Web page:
Understanding Islamic Architecture

10 min read

Text by Clement Onn
MuseSG Volume 5 Issue 3 – Jul to Sep 2012

Treasure of the Aga Khan Museum: Architecture in Islamic Arts explored concepts of architecture and decoration in Islamic cultures through marvellous paintings, metalwork, ceramics and architectural elements. Itto offer insights into Islamic civilisations and their art and, in the process, foster knowledge and better understanding between Islamic societies and other cultures. The exhibition featured over a hundred works of art from various periods in the Islamic world spanning across Iran, India, Turkey, Syria, Spain, Egypt and China. All works of art were drawn from the collection of the Aga Khan Museum, which opened in 2014 in Toronto, Canada. Leading to the opening of the new museum, this exhibition travelled to three venues: the State Hermitage Museum, St Petersburg; the Islamic Arts Museum Malaysia, Kuala Lumpur; and the Asian Civilisations Museum (ACM).

At the ACM, the exhibition was divided into five sections that explored different concepts of space in religious and secular environments. Fortress and the City encompassed forts and fortified towns; Sacred Topographies used drawings and certificates to explore sites and monuments of Islamic pilgrimage; Religious and Funerary Architecture examined the importance of mosques and shrines; The Palace looked at the residences and lifestyles of royal courts; and, finally, Gardens, Pavilions and Tents discussed the importance of outdoor aesthetics and being close to nature.

Dr Pedro Moura Carvalho, Chief Curator at the ACM and lead curator of this exhibition, restructured the exhibition from its arrangement at the previous venues to put greater emphasis on these five themes. The exhibition gave visitors an opportunity to learn more about Islamic manuscript paintings, in particular, and to understand more of the diverse Islamic artistic traditions. Visitors who saw the exhibition at the previous venues would have been delighted to find the same works of art reinterpreted in Singapore.

Moses regrets his Generosity towards the Intemperate Man
Folio 93v from a manuscript of the Kulliyãt (collected works) of Sa dí
Mughal India, about 1604
Watercolour, ink and gold on paper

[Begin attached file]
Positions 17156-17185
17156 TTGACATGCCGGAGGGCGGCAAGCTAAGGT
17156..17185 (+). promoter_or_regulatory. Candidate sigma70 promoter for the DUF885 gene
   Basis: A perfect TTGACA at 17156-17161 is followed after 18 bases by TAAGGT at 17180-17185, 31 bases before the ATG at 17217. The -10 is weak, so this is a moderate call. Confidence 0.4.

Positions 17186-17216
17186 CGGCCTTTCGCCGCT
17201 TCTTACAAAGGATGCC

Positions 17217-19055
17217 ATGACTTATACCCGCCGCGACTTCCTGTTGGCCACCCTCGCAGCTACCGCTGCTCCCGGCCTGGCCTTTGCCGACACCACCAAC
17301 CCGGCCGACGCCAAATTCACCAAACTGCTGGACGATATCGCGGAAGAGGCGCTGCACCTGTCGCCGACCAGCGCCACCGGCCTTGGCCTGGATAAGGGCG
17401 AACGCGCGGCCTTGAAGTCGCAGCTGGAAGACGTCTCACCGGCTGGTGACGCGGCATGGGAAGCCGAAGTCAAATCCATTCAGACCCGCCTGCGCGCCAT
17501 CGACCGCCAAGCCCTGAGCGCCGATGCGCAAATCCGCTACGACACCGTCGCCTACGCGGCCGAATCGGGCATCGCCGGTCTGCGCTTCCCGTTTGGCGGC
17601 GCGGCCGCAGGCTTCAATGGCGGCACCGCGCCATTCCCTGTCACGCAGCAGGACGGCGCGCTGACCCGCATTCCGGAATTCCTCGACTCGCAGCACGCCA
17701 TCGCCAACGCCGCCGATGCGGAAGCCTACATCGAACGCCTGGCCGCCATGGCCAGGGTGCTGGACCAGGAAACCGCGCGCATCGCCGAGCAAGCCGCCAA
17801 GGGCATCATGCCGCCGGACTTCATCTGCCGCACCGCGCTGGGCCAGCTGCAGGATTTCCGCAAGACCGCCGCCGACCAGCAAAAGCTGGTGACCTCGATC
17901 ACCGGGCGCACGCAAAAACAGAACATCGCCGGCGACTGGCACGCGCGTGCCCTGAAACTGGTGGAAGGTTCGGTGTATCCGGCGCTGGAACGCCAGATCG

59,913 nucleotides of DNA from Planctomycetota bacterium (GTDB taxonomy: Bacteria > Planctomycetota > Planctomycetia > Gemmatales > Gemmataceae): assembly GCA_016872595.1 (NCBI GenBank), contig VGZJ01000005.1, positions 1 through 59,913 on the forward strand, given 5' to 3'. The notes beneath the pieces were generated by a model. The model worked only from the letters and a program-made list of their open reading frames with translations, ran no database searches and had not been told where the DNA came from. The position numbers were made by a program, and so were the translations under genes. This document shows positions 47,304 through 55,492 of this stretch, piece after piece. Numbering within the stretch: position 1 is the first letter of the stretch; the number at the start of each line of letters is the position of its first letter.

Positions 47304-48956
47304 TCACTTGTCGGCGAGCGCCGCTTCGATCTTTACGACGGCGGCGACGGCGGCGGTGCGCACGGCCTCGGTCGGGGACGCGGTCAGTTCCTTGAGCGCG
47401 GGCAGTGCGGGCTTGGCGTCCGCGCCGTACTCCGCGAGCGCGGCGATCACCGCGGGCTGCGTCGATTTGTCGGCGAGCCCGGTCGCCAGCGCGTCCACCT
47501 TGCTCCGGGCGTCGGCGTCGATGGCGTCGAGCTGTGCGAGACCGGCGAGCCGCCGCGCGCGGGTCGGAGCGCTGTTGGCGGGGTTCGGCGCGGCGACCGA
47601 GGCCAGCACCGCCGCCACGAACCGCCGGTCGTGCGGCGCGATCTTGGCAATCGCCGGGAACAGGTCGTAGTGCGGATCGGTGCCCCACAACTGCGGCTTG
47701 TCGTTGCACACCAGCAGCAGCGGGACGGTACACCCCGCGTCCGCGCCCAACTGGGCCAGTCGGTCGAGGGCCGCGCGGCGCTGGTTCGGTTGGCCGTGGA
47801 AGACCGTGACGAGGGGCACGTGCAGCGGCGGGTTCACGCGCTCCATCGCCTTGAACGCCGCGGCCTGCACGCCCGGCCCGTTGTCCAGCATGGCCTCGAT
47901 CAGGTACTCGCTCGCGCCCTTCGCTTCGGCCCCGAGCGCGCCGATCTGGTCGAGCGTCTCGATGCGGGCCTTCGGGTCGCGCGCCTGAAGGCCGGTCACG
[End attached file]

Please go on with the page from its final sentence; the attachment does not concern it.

© Aga Khan Trust for Culture.

Moses regrets his Generosity towards the Intemperate Man
Folio 93v from a manuscript of the Kulliyãt (collected works) of Sa dí
Mughal India, about 1604
Watercolour, ink and gold on paper
© Aga Khan Trust for Culture.

Shah Ramin and his companions before the city of Darul-Bekam
From a manuscript of the Tuhfet ul-leta if (Curious and Witty Gifts) by Ali ibn Naqib Hamza
Ottoman Turkey, dated 1002 AH / 1593–94
Watercolour, ink, gold and silver on paper, 35.1x21cm
© Aga Khan Trust for Culture.

Fortress and The City

The exhibition began by looking at the concept of fortified towns and medieval landscape development through paintings and various architectural elements. Images of forts, towns, enclosures, citadels and shrines are represented in the painting traditions of Ottoman Turkey (1299 - 1923), Safavid Iran (1501 - 1722) and Mughal India (1526 - 1858). Towns and palaces protected by tall walls and majestic gates often appear on the horizon in paintings. The scenes tend to be shown from a bird’s-eye view, which enabled the painter to depict a large fortress in the limited space of a painting. Very often they were created from the imagination of the painter rather than from direct observation. These imagined fortified structures enhance the grandeur and awe of fabled towns and emphasise the city’s impenetrability against hostile forces. Other paintings on display show urban landscapes depicting people, markets, houses, mosques and shrines inside towns.

Plans of Medina and Mecca
From a manuscript of the Dala’il al-khayrat (Guidelines to Blessings) by Muhammad ibn Sulayman-al-Jazuli
Probably Ottoman Turkey, dated Muharram 1233 AH / November 1818